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March 16, 2005

Oh, But Don't Forget Rasul

In my haste to commend Scalia for his dissent in Hamdi (yesterday), I nearly forgot his typically hyperbolic and melodramatic dissent in Rasul v. Bush, 124 S. Ct. 2686 (2004). There, the majority decided that the D.C. District Court had jurisdiction to hear habeas petitions from Guantanamo prisoners, and Scalia lamented that the Court had taken the “breathtaking” step of “extend[ing] the scope of the habeas statute to the four corners of the earth,” and added that this was “judicial adventurism of the worst sort.” Um, Nino? How can you square this melodrama with your dissent in Hamdi? If “[t]he very core of liberty secured by our Anglo-Saxon system of separated powers has been freedom from indefinite imprisonment at the will of the Executive,” then what happens to that core of liberty when you make it depend on citizenship and geography? If the Executive can arbitrarily detain noncitizens abroad (and especially in territory over which the U.S. exercises almost complete control if not “ultimate sovereignty”) and deprive them of even basic due process, doesn't that make a mockery of the “liberty” we enjoy here in the U.S.? Sounds pretty hollow to me. Scalia's dissent in Hamdi makes a forceful case that “the Great Writ” ought not be simply a Constitutional right or an “Anglo-Saxon” right, but a human right, a basic core element of civilized society. And while it would probably be too much for the U.S. to try to force other countries to institute a common habeas regime, it's not too much to ask that the U.S. conduct itself in the world consistent with the idea that the very core of human liberty is freedom from indefinite and arbitrary imprisonment at the will of any U.S. authority, regardless of whether you're a U.S. citizen, an Iraqi belligerent, a suspected terrorist, or what have you. If we can arbitrarily imprison whomever we want, wherever we want, for as long as we want, w/out so much as giving them notice of why they're being imprisoned or allowing them to challenge their imprisonment, we become terrorists ourselves and everything else we do to secure “liberty” in the world will ring with the hollowness of hypocrisy. Yes, I understand that “war” creates special necessities and we should make allowances for the Executive to use its judgment there to some extent, but indefinite imprisonment with no process? No. Never justified. Never ever. Not by U.S. authority, not here on U.S. soil, not in Afghanistan, not in Iraq, not on the moon. I also think Scalia willfully misunderstands 28 USC §2241(a) and §2242 in reading them to limit federal habeas jurisdiction to territory that falls within the geographical bounds of an existing federal district court. You can read §2242 that way, but doing so would make it inconsistent w/§2241(a), which Scalia just plain misinterprets as the basis for his Rasul ranting. And yeah, I know what a joke it is for me, a second year law student, to be scolding Scalia about his statutory interpretation, but hey, when the man is wrong, he's just wrong. ;-) On the subject of habeas, see also Three Generations where “holmes” notes that a Connecticut court actually granted a habeas petition recently.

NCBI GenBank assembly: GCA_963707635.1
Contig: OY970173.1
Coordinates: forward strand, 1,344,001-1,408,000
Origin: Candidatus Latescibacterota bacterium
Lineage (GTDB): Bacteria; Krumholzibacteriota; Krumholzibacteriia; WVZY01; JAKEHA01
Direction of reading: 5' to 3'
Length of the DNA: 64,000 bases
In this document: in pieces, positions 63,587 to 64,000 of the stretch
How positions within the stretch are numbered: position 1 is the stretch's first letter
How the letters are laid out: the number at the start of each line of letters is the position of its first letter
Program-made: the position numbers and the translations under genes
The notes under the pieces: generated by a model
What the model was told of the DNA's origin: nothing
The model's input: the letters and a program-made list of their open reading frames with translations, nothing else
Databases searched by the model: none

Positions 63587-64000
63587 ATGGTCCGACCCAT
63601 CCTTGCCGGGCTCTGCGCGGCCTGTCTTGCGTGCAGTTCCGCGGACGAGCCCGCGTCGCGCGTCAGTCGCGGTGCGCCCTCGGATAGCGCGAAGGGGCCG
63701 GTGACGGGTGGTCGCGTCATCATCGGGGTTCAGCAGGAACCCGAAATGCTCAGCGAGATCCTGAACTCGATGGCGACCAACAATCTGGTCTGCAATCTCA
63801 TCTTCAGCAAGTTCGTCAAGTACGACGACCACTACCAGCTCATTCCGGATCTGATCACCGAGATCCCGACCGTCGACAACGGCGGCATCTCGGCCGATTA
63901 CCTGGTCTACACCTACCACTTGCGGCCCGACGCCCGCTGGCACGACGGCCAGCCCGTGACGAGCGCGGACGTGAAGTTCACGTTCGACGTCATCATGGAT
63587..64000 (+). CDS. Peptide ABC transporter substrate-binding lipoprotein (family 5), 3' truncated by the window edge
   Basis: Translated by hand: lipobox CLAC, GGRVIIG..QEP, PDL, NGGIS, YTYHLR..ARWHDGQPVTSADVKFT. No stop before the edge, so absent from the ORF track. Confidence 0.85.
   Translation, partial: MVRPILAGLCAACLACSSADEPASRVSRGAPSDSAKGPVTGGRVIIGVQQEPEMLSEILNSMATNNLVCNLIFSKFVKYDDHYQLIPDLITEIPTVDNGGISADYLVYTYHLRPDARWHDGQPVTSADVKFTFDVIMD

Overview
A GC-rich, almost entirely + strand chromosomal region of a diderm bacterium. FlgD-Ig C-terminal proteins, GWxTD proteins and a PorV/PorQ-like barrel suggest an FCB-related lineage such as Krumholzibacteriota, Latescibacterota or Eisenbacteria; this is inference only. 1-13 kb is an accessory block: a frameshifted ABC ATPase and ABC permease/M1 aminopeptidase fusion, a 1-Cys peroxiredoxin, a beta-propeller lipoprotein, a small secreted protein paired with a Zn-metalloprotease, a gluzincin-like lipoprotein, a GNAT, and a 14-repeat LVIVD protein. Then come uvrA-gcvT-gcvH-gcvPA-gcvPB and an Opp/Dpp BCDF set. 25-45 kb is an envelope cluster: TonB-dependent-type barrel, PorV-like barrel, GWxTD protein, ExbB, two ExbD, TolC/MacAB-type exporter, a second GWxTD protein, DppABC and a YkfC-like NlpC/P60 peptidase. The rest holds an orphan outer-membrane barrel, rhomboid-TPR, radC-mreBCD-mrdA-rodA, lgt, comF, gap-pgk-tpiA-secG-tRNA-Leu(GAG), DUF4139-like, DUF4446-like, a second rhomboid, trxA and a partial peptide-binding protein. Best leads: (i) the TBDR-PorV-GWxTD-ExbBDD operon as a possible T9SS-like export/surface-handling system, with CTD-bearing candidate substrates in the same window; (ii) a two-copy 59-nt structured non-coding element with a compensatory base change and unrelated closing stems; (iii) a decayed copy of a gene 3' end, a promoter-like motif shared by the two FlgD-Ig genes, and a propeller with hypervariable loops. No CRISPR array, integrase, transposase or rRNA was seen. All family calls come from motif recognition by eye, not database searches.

Posted March 16, 2005 07:30 AM | 2L

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